The grave of William Crowe and his wife [or sister?] Eliza can easily be missed, as it is hidden behind a huge yew tree and under strong-growing elder branches. But it’s worth a look because the tomb is so unusual.
Little is as yet known about the couple.
This well-preserved granite tomb, which probably has substantial footings and perhaps a vault beneath, consists of a large, three-ledged sarcophagus supported on four legs, standing on a moulded stone base with a cross on top. There are two inscriptions on opposite sides of the sarcophagus – one to William Crowe and the other to Eliza Crowe.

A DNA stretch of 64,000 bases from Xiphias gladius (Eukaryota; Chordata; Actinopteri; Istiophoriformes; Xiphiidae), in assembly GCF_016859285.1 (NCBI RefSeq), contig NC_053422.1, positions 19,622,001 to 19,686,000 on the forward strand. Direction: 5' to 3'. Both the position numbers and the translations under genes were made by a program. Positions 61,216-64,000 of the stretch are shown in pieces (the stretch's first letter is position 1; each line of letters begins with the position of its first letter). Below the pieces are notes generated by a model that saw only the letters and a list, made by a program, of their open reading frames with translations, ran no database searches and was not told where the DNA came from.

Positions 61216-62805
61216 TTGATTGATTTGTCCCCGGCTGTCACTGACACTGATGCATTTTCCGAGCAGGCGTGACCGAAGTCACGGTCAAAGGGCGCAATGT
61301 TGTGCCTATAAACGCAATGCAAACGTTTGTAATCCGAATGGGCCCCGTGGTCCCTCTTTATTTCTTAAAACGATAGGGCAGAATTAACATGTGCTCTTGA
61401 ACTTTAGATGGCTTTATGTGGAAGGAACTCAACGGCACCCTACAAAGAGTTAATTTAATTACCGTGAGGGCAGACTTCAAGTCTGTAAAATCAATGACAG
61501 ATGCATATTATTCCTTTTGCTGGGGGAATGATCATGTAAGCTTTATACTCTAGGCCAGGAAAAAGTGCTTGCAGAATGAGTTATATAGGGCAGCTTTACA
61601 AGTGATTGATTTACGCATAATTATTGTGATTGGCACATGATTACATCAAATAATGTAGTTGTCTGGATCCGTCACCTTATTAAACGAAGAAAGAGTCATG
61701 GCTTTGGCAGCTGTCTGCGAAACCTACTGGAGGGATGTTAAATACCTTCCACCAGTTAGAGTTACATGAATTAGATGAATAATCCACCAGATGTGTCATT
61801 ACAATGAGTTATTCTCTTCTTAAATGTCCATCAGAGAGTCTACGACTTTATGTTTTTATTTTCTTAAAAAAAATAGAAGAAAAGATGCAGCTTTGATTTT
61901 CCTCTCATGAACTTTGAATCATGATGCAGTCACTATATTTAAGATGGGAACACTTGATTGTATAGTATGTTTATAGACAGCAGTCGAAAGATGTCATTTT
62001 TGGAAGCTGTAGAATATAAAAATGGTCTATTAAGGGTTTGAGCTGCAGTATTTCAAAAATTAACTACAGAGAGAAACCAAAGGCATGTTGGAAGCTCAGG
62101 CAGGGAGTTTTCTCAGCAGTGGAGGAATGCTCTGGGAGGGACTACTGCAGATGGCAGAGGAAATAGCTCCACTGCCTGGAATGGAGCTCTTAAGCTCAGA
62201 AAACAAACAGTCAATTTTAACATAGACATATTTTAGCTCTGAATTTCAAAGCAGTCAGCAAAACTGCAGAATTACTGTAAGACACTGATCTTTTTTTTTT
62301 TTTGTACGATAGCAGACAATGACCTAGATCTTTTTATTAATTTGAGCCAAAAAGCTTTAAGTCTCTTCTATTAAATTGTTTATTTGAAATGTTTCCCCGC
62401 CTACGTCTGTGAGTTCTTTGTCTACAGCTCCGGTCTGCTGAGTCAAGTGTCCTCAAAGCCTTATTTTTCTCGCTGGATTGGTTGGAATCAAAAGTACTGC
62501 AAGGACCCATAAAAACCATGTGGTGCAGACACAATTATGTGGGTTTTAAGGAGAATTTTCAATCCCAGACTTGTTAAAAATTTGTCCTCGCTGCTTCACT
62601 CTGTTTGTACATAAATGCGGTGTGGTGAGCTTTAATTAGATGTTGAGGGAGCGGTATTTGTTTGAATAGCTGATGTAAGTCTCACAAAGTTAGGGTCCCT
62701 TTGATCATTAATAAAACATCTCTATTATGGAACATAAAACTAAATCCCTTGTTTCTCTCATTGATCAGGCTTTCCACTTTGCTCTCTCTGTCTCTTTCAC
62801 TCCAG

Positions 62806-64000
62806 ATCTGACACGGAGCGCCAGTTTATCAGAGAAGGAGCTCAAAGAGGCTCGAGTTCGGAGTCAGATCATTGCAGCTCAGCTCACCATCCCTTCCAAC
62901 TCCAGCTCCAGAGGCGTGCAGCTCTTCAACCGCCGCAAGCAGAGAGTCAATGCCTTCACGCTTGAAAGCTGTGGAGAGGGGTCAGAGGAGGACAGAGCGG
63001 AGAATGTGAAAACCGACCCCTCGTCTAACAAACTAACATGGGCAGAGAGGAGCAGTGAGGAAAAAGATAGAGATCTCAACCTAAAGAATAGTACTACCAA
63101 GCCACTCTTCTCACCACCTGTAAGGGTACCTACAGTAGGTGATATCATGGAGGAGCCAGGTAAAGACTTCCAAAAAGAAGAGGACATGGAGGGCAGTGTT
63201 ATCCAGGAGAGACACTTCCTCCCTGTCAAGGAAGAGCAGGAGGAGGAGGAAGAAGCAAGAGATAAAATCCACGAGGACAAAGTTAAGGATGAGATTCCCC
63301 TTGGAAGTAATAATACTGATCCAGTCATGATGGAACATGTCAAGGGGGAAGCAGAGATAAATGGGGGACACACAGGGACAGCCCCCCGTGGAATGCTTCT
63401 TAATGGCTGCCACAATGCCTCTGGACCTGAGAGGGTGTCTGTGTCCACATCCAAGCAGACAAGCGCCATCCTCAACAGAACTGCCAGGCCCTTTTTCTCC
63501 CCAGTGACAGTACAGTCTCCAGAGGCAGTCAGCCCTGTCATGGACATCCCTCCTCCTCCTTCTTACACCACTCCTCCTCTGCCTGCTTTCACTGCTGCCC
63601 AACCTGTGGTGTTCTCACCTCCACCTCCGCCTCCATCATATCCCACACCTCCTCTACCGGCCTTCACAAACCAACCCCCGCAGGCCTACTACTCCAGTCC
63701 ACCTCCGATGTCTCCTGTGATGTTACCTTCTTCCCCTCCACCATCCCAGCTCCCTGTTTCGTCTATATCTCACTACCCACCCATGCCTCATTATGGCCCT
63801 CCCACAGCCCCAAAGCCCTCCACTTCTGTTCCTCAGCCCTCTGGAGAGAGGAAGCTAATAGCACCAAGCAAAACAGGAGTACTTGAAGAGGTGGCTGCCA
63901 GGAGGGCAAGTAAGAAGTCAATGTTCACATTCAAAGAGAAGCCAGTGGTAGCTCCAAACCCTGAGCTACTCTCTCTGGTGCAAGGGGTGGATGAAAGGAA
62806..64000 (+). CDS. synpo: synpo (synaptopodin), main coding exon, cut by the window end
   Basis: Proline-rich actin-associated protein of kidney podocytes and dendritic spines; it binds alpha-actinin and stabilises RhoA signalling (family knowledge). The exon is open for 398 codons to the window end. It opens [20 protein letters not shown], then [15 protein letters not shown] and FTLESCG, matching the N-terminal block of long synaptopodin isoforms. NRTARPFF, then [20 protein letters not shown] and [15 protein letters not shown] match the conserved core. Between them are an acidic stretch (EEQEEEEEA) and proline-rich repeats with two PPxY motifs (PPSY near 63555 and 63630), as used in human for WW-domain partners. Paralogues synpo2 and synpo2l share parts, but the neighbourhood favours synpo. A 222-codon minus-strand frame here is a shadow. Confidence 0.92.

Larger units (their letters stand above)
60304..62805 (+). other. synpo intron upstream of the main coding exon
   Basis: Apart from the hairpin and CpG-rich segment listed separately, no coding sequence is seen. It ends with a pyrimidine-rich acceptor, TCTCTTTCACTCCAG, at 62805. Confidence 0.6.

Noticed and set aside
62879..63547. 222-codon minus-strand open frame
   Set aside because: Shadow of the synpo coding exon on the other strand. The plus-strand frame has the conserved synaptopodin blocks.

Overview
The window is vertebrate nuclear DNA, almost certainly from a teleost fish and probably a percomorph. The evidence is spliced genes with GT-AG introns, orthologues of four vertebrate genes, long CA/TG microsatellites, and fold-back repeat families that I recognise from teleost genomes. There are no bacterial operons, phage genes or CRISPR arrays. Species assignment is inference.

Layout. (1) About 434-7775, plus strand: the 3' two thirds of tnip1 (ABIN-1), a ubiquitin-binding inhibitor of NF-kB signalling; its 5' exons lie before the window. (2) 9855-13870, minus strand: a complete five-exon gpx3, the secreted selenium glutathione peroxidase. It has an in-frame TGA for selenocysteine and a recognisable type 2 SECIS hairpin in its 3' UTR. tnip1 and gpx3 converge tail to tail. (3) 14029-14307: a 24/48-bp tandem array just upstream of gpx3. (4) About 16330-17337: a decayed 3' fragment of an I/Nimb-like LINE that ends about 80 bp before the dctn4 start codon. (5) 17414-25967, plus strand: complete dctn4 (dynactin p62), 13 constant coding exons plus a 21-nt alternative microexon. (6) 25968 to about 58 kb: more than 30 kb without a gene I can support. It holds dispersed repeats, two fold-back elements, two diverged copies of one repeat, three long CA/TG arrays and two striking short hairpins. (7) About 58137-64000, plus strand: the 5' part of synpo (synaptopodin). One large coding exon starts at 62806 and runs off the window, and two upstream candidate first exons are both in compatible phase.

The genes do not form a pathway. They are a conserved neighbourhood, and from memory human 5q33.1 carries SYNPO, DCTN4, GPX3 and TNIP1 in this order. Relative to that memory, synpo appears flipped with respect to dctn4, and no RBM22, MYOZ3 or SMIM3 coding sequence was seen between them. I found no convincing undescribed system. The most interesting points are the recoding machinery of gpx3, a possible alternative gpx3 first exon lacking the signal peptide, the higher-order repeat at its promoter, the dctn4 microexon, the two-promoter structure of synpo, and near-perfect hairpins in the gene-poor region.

‘Sacred to the memory of William Crowe
Born August 22 1778 Died Nov 25 1852’
‘Sacred to the memory of Eliza Crowe
Born August 22 1784 Died September 4 1856’